Putin knows all this history. “How will history remember me?” he kept asking historians in recent years. His isolation during Covid made him one of history’s most dangerous creatures: the omnipotent history-buff. Stalin read history obsessively and collected a huge library—half of which is in Putin’s Kremlin office. Before the war, Putin liked to ask visitors to chose a book then together they would examine Stalin’s pungent marginalia. He is not an intellectual like Stalin but he reads historical biographies—including a famous Russian biography of Paul and my own biography of Catherine the Great and Potemkin. History matters to him; he has always been obsessed by eighteenth century Russian leaders, Peter, Catherine and Prince Potemkin. They were the trio who dominated Ukraine; all subsequent Russian-Soviet leaders including Lenin and Stalin regarded the possession of Ukraine as essential to their vision of Russian statehood.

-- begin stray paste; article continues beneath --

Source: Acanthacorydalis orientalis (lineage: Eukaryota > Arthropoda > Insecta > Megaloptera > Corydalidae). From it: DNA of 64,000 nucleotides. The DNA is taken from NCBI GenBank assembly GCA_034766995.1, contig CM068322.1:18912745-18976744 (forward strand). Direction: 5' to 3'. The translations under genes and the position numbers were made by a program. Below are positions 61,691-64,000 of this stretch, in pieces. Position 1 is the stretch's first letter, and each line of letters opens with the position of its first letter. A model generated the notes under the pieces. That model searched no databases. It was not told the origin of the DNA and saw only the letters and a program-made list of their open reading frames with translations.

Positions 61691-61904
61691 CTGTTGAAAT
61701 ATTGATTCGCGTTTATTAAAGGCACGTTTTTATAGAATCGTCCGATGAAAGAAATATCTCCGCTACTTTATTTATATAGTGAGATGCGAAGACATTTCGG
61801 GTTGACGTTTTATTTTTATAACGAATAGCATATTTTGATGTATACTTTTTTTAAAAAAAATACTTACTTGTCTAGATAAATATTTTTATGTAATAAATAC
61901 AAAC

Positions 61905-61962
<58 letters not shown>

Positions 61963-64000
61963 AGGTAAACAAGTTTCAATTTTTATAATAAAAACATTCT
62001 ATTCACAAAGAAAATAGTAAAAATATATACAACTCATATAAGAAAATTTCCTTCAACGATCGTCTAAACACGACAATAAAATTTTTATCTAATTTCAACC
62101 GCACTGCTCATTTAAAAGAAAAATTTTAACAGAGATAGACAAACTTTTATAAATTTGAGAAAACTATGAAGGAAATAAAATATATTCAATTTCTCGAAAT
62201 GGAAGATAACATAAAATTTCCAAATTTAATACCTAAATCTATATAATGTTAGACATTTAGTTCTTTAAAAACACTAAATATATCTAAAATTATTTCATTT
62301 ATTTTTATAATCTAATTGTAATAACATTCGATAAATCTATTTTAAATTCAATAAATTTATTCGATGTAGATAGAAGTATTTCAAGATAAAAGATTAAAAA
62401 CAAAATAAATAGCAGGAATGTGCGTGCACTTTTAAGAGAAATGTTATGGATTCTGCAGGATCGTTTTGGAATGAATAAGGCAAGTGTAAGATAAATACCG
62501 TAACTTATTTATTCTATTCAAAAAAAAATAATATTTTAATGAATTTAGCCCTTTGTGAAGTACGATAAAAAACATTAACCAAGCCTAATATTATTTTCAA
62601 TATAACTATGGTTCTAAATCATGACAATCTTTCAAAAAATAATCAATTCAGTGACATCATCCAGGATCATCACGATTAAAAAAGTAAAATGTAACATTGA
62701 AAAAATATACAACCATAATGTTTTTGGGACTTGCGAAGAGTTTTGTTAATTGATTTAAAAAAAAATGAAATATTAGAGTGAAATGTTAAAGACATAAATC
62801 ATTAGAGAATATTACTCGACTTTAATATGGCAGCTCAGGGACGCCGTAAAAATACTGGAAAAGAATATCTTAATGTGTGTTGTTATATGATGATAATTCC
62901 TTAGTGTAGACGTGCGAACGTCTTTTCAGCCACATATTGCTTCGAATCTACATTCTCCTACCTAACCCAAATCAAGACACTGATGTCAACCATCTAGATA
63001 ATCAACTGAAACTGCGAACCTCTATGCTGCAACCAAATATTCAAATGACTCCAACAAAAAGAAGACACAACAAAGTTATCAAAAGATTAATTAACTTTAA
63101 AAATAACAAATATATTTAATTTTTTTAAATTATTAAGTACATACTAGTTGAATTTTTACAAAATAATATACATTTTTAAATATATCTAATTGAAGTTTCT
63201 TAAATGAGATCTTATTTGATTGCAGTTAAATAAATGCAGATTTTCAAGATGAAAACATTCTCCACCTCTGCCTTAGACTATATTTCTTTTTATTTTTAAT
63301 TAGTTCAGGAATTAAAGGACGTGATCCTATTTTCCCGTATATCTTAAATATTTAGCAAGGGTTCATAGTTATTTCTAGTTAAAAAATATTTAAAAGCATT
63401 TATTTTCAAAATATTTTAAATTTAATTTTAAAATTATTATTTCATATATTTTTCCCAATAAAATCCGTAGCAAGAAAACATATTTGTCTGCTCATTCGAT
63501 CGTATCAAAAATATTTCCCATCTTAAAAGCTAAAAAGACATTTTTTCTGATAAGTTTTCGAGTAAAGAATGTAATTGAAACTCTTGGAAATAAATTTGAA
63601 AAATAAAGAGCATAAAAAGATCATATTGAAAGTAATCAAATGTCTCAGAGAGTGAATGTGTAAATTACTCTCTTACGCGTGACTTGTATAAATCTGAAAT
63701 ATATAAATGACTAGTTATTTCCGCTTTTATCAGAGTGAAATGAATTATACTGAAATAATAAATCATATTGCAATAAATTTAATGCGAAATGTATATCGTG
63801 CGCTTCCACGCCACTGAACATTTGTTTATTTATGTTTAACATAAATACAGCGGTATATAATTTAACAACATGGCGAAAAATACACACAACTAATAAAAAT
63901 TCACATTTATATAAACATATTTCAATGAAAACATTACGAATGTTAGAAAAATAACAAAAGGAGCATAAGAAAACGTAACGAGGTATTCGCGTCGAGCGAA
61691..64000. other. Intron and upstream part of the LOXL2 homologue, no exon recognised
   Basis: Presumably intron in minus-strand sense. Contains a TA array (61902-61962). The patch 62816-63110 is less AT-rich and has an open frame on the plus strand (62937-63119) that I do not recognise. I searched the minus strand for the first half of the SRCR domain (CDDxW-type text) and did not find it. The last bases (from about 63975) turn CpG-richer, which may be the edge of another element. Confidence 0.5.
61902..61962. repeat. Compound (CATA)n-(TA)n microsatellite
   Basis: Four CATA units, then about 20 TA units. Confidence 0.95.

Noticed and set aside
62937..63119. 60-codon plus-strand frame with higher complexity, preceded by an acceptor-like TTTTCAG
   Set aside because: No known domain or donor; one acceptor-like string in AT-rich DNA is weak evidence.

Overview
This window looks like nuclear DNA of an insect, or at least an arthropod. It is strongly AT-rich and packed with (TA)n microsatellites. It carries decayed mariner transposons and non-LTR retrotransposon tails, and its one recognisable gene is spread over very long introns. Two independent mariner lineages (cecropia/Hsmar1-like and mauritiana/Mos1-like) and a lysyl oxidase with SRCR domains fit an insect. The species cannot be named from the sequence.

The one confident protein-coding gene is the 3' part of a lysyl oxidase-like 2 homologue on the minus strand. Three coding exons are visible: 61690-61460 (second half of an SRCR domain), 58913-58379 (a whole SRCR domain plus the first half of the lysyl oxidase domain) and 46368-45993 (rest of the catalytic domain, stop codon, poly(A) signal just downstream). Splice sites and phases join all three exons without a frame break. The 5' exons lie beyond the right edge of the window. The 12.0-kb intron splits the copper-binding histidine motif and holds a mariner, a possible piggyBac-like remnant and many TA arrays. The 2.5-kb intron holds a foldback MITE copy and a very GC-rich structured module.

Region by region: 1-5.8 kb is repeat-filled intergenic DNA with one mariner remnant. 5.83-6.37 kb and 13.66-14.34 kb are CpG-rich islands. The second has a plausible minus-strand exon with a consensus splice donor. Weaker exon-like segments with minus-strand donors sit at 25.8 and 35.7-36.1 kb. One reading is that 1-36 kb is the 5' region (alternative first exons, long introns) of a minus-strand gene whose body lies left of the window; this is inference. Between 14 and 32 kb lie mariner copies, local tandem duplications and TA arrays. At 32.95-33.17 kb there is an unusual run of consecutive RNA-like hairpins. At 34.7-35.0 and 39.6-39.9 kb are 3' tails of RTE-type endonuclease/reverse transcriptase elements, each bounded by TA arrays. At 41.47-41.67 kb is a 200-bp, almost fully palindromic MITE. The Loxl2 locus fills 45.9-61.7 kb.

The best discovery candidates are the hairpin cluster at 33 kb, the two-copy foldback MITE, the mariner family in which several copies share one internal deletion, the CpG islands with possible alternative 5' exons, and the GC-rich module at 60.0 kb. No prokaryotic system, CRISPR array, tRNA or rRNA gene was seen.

It was Peter who founded St Petersburg and won the Baltic. It was Catherine in partnership with her brilliant lover, co-ruler and secret husband, Prince Potemkin, who conquered Crimea in 1783 and south Ukraine 1787-91, founding the cities Sebastopol, Odessa, Kherson that form today’s battlefield. When I wrote that first book in 2ooo, Putin, waiting for it to be translated, asked for a one-pager on Potemkin’s conquests and cities. In his speeches and essays before invading Ukraine, he cited Catherine and Potemkin. When his troops took Kherson, they captured Potemkin’s tomb and when they retreated late last year, they stole the Prince’s body. I predict that Putin will create a splendid tomb for Potemkin in Moscow to prove the Russian claim to Ukraine.